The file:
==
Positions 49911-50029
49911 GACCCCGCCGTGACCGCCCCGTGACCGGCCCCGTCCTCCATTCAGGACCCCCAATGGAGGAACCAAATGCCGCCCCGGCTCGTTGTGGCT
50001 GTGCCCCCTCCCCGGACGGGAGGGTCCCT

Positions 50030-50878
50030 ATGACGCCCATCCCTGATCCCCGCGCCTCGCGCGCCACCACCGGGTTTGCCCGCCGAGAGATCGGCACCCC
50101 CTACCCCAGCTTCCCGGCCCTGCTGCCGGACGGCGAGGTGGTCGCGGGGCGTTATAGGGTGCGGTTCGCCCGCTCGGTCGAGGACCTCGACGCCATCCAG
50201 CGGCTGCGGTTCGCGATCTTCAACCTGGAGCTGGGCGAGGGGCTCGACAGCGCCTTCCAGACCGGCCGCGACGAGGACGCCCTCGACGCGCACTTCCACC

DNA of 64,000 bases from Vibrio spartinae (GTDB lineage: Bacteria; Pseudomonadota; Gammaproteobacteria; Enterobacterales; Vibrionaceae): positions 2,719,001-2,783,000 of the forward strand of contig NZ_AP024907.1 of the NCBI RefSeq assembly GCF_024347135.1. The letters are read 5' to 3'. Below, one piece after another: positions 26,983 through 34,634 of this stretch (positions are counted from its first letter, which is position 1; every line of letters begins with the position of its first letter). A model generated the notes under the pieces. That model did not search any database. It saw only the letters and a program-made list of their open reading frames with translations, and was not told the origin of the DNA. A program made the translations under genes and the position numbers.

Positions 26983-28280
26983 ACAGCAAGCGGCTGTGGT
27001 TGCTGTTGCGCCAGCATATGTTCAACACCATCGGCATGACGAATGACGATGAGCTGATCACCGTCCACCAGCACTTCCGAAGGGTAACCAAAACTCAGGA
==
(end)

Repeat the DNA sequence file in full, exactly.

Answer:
Positions 49911-50029
49911 GACCCCGCCGTGACCGCCCCGTGACCGGCCCCGTCCTCCATTCAGGACCCCCAATGGAGGAACCAAATGCCGCCCCGGCTCGTTGTGGCT
50001 GTGCCCCCTCCCCGGACGGGAGGGTCCCT

Positions 50030-50878
50030 ATGACGCCCATCCCTGATCCCCGCGCCTCGCGCGCCACCACCGGGTTTGCCCGCCGAGAGATCGGCACCCC
50101 CTACCCCAGCTTCCCGGCCCTGCTGCCGGACGGCGAGGTGGTCGCGGGGCGTTATAGGGTGCGGTTCGCCCGCTCGGTCGAGGACCTCGACGCCATCCAG
50201 CGGCTGCGGTTCGCGATCTTCAACCTGGAGCTGGGCGAGGGGCTCGACAGCGCCTTCCAGACCGGCCGCGACGAGGACGCCCTCGACGCGCACTTCCACC

DNA of 64,000 bases from Vibrio spartinae (GTDB lineage: Bacteria; Pseudomonadota; Gammaproteobacteria; Enterobacterales; Vibrionaceae): positions 2,719,001-2,783,000 of the forward strand of contig NZ_AP024907.1 of the NCBI RefSeq assembly GCF_024347135.1. The letters are read 5' to 3'. Below, one piece after another: positions 26,983 through 34,634 of this stretch (positions are counted from its first letter, which is position 1; every line of letters begins with the position of its first letter). A model generated the notes under the pieces. That model did not search any database. It saw only the letters and a program-made list of their open reading frames with translations, and was not told the origin of the DNA. A program made the translations under genes and the position numbers.

Positions 26983-28280
26983 ACAGCAAGCGGCTGTGGT
27001 TGCTGTTGCGCCAGCATATGTTCAACACCATCGGCATGACGAATGACGATGAGCTGATCACCGTCCACCAGCACTTCCGAAGGGTAACCAAAACTCAGGA